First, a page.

Graham Reid | | 1 min read
Out here at Elsewhere we consider one of the healthiest signs of the state of our music industry in this particular New Zealand Music Month isn't the international profiles of artists like Nadia Reid, Aldous Harding, Marlon Williams, Delaney Davidson and so on or even the conspicuous successes of local artists, but the sheer diversity of talented artist out there who are working, recording and in many instances actually making a living out of their art.
The sheer breadth – let's say from Alien Weaponry to Louis Baker – speaks well of the health of the musical landscape.
Jamie McDell has been one worth following, from healthy, socially conscious young songstress-cum-role model (whose audience was largely young teens in our experience) into the mature country-rock artist as she emerges on this album.
Now in her mid Twenties, she has more life and love experiences behind her to tap into, as she does here. No longer the self-aware sentiments of Dumb where she dismissed those who would dismiss her generation's opinions (“I'm just young and dumb”)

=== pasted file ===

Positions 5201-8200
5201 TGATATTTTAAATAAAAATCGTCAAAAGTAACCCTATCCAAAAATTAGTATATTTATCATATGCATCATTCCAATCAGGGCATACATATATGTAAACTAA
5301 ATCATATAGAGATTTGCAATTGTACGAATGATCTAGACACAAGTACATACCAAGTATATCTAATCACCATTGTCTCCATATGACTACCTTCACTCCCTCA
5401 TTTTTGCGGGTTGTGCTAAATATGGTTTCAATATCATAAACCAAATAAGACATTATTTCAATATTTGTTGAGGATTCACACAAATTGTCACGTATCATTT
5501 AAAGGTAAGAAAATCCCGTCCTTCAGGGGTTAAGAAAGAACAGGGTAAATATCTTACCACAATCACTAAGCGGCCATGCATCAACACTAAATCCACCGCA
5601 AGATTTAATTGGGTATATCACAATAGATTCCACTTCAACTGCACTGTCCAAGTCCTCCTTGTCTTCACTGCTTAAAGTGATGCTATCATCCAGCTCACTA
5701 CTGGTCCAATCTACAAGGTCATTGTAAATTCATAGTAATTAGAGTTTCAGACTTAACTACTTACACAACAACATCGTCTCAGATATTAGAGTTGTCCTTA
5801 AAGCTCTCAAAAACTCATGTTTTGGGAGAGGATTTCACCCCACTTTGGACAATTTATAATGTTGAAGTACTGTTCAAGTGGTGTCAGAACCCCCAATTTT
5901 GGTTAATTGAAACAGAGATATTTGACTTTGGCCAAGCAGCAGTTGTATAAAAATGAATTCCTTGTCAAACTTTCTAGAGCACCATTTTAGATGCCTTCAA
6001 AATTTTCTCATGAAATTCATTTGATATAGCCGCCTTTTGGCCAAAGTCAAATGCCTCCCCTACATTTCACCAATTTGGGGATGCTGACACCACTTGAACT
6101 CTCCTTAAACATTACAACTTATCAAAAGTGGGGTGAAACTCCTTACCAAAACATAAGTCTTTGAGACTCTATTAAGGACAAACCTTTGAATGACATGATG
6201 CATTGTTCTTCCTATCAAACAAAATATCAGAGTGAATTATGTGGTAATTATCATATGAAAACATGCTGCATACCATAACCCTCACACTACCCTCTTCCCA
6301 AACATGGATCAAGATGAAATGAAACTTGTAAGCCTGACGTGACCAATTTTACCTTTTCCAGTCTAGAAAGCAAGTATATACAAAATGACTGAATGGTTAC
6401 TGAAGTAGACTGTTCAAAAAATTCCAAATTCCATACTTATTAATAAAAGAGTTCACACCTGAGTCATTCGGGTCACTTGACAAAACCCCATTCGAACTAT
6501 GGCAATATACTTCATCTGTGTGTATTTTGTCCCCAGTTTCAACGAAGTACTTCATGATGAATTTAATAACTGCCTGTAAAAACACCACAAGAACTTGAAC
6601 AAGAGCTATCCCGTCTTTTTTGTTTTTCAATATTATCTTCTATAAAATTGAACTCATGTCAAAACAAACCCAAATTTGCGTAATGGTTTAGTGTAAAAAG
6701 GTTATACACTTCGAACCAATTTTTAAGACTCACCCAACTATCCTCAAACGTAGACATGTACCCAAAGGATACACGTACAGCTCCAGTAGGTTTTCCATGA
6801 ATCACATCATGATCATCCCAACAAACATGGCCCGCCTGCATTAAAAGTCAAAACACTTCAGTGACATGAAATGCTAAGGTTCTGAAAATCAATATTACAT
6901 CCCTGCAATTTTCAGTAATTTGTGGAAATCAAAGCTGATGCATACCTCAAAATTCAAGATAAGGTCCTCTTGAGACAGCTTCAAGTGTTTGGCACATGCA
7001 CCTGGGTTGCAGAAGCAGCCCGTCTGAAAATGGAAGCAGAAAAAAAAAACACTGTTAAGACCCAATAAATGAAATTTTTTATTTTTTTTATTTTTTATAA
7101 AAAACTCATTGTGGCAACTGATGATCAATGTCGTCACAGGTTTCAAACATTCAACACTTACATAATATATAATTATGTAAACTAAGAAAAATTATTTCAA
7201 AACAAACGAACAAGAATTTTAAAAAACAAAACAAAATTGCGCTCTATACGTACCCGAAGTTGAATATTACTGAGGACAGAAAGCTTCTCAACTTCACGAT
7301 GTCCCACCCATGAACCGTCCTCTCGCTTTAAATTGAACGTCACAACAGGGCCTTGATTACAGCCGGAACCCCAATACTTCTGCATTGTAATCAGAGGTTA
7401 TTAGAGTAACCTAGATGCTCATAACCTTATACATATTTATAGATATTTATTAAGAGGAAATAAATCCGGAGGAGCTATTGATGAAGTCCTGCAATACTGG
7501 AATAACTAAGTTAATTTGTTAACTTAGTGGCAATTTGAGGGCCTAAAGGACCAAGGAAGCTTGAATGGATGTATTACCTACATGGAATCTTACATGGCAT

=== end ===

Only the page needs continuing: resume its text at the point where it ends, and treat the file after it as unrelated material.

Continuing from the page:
Now there's the increasingly aggressive 3am (good things rarely happen at that time let alone the realisations of a relationship), there's the quiet empowerment of the title track (“diamond in the rough, he won't dress that neck with any pearls . . . ordinary men break extraordinary girls”) and cars – damaged with rust beneath the paint – provide interesting metaphors for men.
Bad Attitude is a real slow burning country-blues with lacerating guitars behind her exceptionally powerful vocals in the crescendoes, Running Now is a rock-framed song of escape from a bad relationship and the lo-fi country closer A Liar Loves a Liar spotlights the breadth of her expanding musical horizons.
McDell has always sung about matters which are more mature than her audience and these songs – in a lineage which includes Dolly Parton, Alison Krauss and more left-field country artists like Kasey Chambers (who provides backing vocals on the first single Tori) – place McDell directly in front of her peers who understand the betrayals, bad choices of men, and the sexual and emotional territory being covered, which comes wrapped in classy country-rock, pop and blues-tinged rock.